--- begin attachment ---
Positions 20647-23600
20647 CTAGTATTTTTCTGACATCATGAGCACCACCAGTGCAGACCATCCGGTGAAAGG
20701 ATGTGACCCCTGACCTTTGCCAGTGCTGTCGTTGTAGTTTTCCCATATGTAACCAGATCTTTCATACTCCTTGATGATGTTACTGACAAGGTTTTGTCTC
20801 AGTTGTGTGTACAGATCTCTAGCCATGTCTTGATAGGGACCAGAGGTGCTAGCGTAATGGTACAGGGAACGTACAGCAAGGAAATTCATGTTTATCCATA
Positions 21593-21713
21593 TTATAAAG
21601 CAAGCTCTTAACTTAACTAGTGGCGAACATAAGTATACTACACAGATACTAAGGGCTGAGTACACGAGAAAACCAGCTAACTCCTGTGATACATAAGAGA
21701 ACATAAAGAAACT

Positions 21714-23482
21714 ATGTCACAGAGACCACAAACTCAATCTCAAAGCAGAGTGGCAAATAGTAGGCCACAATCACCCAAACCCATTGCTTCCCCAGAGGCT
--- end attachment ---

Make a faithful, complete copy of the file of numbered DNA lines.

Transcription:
Positions 20647-23600
20647 CTAGTATTTTTCTGACATCATGAGCACCACCAGTGCAGACCATCCGGTGAAAGG
20701 ATGTGACCCCTGACCTTTGCCAGTGCTGTCGTTGTAGTTTTCCCATATGTAACCAGATCTTTCATACTCCTTGATGATGTTACTGACAAGGTTTTGTCTC
20801 AGTTGTGTGTACAGATCTCTAGCCATGTCTTGATAGGGACCAGAGGTGCTAGCGTAATGGTACAGGGAACGTACAGCAAGGAAATTCATGTTTATCCATA
Positions 21593-21713
21593 TTATAAAG
21601 CAAGCTCTTAACTTAACTAGTGGCGAACATAAGTATACTACACAGATACTAAGGGCTGAGTACACGAGAAAACCAGCTAACTCCTGTGATACATAAGAGA
21701 ACATAAAGAAACT

Positions 21714-23482
21714 ATGTCACAGAGACCACAAACTCAATCTCAAAGCAGAGTGGCAAATAGTAGGCCACAATCACCCAAACCCATTGCTTCCCCAGAGGCT